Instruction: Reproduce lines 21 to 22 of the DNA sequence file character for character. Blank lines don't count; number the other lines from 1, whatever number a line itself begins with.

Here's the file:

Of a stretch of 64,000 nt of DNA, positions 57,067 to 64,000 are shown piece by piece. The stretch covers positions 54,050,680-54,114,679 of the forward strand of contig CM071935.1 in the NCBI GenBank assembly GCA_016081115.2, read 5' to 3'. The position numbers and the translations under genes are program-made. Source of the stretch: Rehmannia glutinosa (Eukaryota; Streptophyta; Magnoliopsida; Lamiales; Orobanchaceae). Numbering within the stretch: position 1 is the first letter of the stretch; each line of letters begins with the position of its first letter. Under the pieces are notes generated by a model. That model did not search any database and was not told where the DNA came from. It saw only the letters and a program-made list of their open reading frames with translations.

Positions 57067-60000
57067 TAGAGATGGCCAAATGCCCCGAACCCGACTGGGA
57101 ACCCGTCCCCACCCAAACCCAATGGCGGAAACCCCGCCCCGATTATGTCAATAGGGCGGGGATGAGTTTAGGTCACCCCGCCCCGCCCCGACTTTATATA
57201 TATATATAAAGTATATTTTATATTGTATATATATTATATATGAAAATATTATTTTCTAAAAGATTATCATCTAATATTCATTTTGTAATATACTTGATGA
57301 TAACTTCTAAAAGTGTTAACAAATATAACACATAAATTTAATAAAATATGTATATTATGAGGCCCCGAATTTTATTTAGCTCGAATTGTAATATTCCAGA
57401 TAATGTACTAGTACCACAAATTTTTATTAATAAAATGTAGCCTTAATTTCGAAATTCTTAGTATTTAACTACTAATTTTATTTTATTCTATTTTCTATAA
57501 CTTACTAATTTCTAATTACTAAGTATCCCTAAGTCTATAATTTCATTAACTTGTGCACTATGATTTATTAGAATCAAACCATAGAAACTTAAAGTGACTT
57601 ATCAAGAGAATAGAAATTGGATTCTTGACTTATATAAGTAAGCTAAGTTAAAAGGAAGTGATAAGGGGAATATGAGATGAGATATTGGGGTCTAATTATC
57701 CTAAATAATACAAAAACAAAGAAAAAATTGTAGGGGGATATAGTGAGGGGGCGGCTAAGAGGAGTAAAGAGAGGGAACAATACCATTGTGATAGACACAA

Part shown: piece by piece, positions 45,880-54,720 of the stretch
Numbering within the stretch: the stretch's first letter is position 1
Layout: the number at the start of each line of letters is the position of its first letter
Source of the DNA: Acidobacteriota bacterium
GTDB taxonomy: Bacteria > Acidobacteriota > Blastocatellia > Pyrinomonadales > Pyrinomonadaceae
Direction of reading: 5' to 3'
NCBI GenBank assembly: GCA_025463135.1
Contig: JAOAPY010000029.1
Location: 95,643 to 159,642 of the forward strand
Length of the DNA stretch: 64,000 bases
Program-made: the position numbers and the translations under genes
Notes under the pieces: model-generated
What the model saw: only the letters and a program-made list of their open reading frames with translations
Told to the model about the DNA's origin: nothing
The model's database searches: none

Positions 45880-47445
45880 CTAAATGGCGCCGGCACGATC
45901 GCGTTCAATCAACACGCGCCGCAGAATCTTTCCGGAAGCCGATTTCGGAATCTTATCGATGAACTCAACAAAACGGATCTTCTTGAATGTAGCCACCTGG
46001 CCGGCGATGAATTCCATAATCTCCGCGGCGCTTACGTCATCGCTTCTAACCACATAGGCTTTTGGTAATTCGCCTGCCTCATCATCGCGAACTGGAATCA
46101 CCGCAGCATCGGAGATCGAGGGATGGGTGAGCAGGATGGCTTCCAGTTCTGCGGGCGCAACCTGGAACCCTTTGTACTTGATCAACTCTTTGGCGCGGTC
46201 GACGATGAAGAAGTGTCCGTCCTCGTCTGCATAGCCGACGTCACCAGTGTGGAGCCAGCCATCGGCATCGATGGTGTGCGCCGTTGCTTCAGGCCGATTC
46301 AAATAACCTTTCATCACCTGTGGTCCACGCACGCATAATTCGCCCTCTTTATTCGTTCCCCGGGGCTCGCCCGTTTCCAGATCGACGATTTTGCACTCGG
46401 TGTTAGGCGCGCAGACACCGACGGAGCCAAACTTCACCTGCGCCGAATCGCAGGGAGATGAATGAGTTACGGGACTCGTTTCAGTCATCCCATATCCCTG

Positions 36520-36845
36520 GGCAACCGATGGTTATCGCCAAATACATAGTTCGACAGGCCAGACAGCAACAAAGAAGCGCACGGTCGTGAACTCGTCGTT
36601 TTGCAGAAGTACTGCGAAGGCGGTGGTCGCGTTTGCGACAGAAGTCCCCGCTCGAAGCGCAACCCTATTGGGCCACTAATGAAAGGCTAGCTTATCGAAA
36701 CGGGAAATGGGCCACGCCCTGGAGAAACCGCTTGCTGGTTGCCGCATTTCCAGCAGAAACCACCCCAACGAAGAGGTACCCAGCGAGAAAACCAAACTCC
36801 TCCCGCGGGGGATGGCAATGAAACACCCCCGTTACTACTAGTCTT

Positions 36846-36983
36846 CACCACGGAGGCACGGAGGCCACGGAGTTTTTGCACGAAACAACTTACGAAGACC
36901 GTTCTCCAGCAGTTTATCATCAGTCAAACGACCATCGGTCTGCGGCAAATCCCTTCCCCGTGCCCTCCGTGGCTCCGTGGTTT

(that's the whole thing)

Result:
Program-made: the position numbers and the translations under genes
Notes under the pieces: model-generated